## Ratio estimator based on the Hodges-Lehmann approach

For two samples $\mathbf{x} = ( x_1, x_2, \ldots, x_n )$ and $\mathbf{y} = ( y_1, y_2, \ldots, y_m )$, the Hodges-Lehmann location shift estimator is defined as follows:

$$ \operatorname{HL}(\mathbf{x}, \mathbf{y}) = \underset{1 \leq i \leq n,\,\, 1 \leq j \leq m}{\operatorname{median}} \left(x_i - y_j \right). $$Now, let us consider the problem of estimating the ratio of the location measures instead of the shift between them. While there are multiple approaches to providing such an estimation, one of the options that can be considered is based on the Hodges-Lehmann ideas.

Read more## Weighted Mann-Whitney U test, Part 2

Previously, I suggested a weighted version of the Mann–Whitney $U$ test. The distribution of the weighted normalized $U_\circ^\star$ can be obtained via bootstrap. However, it is always nice if we can come up with an exact solution for the statistic distribution or at least provide reasonable approximations. In this post, we start exploring this distribution.

Read more## Exploring the power curve of the Cucconi test

The Cucconi test is a nonparametric two-sample test that compares both location and scale. It is a classic example of the family of tests that perform such a comparison simultaneously instead of combining the results of a location test and a scale test. Intuitively, such an approach should fit well unimodal distributions. Moreover, it has the potential to outperform more generic nonparametric tests that do not rely on the unimodality assumption.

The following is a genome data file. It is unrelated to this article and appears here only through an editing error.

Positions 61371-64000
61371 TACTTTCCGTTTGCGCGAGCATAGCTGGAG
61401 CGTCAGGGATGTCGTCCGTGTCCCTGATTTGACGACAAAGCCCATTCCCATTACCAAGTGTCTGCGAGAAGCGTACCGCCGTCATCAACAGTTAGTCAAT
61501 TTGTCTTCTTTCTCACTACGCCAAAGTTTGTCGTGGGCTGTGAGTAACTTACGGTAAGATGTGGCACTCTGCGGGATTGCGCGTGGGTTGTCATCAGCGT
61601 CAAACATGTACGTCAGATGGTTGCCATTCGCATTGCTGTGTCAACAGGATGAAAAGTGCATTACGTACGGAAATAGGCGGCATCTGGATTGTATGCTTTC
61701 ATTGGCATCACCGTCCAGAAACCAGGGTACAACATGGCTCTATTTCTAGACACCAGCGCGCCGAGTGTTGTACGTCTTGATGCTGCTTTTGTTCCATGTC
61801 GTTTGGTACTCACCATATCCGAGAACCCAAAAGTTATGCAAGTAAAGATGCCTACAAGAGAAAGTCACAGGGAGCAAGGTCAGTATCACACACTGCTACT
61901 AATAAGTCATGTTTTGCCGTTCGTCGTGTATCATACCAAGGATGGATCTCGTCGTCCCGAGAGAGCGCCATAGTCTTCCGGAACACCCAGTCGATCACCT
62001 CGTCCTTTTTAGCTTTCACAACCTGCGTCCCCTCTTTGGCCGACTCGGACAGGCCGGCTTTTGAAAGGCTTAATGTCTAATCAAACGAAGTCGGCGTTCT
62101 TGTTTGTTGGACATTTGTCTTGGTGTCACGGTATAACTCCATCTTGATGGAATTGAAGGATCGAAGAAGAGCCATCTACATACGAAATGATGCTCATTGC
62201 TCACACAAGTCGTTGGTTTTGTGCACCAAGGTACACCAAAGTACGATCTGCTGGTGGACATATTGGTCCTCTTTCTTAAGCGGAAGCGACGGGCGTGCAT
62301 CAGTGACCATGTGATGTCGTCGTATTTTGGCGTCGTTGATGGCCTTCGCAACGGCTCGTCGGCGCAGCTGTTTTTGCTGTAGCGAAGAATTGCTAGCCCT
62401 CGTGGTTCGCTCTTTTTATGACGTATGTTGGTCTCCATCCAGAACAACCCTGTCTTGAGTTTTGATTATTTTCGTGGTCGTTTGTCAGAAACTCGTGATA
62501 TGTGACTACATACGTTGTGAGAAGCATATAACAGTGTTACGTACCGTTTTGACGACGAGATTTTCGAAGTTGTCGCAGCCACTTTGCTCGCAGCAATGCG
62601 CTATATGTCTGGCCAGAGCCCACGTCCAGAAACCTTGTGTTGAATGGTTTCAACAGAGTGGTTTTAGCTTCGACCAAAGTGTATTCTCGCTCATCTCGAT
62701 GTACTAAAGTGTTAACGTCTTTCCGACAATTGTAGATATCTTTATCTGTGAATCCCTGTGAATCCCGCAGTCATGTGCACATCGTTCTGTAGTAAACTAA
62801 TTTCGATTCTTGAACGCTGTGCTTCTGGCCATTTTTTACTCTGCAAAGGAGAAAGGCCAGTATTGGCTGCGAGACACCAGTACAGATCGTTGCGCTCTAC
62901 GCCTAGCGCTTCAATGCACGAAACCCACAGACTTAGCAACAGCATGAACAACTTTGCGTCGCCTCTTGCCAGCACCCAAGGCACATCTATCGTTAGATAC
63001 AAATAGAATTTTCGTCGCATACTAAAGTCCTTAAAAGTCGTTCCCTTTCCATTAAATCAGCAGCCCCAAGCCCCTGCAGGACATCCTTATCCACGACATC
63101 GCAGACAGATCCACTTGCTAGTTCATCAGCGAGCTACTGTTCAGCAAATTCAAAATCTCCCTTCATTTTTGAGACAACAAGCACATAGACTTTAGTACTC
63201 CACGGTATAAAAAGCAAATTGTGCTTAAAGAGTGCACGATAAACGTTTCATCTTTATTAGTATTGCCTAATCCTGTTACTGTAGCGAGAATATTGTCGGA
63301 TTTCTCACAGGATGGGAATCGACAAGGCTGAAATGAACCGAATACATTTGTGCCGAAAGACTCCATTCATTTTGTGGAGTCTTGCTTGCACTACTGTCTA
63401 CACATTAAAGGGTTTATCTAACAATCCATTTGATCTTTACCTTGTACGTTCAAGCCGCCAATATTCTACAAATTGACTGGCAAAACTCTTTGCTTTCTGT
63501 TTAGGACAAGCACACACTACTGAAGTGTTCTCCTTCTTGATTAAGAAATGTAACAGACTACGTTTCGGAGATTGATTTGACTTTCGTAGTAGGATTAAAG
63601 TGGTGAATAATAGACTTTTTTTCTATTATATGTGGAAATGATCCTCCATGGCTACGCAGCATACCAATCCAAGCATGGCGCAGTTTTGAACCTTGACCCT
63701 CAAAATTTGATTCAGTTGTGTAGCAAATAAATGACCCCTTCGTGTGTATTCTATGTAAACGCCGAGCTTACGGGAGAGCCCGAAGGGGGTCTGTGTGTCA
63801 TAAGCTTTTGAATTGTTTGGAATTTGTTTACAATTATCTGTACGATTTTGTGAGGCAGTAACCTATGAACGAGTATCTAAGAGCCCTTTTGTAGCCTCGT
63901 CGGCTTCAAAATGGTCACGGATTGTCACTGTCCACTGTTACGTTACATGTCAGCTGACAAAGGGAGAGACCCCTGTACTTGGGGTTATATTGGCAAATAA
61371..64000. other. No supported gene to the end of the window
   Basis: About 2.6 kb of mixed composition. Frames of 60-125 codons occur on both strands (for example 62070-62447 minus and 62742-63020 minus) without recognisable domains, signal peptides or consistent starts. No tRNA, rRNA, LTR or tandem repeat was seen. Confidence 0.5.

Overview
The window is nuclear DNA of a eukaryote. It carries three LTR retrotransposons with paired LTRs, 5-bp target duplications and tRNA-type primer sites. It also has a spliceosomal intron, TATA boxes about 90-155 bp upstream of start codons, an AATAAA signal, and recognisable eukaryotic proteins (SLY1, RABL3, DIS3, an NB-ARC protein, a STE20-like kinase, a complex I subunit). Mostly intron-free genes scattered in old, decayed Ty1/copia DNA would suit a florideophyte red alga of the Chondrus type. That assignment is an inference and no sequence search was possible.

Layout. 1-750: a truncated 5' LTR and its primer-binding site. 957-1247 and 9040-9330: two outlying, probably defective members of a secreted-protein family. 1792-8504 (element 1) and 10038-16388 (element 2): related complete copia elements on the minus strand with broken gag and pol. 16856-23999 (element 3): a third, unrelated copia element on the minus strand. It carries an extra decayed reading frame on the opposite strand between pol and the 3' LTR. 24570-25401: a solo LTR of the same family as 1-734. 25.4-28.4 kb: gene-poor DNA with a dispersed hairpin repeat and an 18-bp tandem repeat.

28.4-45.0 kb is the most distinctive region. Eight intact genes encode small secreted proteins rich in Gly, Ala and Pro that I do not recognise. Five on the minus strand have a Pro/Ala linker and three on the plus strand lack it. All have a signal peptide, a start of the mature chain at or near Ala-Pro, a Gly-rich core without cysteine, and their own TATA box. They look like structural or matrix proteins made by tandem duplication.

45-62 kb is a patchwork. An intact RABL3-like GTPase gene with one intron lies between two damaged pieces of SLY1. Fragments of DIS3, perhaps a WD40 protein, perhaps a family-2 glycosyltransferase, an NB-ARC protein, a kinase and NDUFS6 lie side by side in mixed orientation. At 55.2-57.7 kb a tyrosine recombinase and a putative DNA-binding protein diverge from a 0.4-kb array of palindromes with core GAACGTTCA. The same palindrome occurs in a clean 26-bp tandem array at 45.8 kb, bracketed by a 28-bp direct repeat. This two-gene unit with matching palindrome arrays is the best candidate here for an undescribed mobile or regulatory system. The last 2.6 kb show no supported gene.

In this post, we briefly show the equations behind the Cucconi test and present a power curve that compares it with the Student’s t-test and the Mann-Whitney U test under normality.

Read more## Parametric, Nonparametric, Robust, and Defensive statistics

Recently, I started writing about defensive statistics. The methodology allows having parametric assumptions, but it adjusts statistical methods so that they continue working even in the case of huge deviations from the declared assumptions. This idea sounds quite similar to nonparametric and robust statistics. In this post, I briefly explain the difference between different statistical methodologies.